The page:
Togo's main opposition candidate and its ruling-party are both declaring victory in Thursday's presidential election. Vote counting continues.
Opposition candidate Jean-Pierre Fabre says Thursday's vote was full of irregularities, but he remains confident of victory.
Fabre told reporters in Lome late Friday that according to results complied by his Union of Forces for Change party, they are averaging between 75 and 80 percent of the vote, a total that he says would have been higher without anomalies that he says included stuffing ballot boxes.
President Faure Gnassingbe's government's Web site says the ruling party is leading with more than two-thirds of the vote. It says more than 400,000 votes separate the president from Fabre. The statement says Fabre's party is leading in the capital, Lome, but is losing ground in other parts of the country.
Government spokesman Pascal Bodjona told French radio that the ruling Rally for the Togolese People party and President Gnassingbe have won what he called a "resounding victory." A ruling-party statement called on opposition leaders to regroup so as to preserve the general calm that prevailed during this vote.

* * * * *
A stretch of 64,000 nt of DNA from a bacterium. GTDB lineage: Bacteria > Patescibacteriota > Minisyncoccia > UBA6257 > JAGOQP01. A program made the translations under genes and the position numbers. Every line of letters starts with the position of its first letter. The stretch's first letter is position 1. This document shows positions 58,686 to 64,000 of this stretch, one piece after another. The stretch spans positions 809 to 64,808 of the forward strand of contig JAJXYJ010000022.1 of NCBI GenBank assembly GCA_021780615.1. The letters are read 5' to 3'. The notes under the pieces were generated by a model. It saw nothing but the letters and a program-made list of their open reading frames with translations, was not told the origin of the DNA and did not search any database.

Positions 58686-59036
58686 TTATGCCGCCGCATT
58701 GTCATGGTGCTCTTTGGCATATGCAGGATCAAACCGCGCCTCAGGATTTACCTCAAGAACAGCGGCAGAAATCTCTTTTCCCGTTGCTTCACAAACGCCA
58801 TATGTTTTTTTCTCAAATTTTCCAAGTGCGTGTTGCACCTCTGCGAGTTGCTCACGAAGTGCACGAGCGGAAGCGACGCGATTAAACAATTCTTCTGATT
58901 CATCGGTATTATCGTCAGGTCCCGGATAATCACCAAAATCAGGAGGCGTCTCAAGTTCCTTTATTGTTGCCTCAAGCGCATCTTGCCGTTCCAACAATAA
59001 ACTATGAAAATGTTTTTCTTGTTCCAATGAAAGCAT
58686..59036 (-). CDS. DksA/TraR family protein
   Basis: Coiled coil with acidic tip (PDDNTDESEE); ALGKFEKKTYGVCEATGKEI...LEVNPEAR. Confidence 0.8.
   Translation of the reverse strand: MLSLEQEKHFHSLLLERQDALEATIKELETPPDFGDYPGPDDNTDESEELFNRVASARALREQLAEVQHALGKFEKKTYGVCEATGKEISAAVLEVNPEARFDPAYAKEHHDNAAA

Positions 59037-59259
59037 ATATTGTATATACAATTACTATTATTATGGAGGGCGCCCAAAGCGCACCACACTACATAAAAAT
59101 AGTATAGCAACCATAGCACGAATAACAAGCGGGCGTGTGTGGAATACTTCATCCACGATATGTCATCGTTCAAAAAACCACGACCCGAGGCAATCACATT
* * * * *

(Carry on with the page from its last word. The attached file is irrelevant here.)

The United Nations says more than 400 people were killed in post-election violence in 2005 that also sent thousands of Togolese refugees into Ghana and Benin.
President Gnassingbe is running for re-election after winning that 2005 vote following the death of his father, Gnassingbe Eyadema, who ruled Togo for more than 38 years.
Before Thursday's vote, Fabre said he had no confidence in the fairness of the ballot and suspected that President Gnassingbe would manipulate the electoral commission to steal the vote.
The president said an unprecedented deployment of Togolese and regional security forces would help guarantee a fair ballot. Casing his vote, he said it was up to voters to decide if he would be re-elected.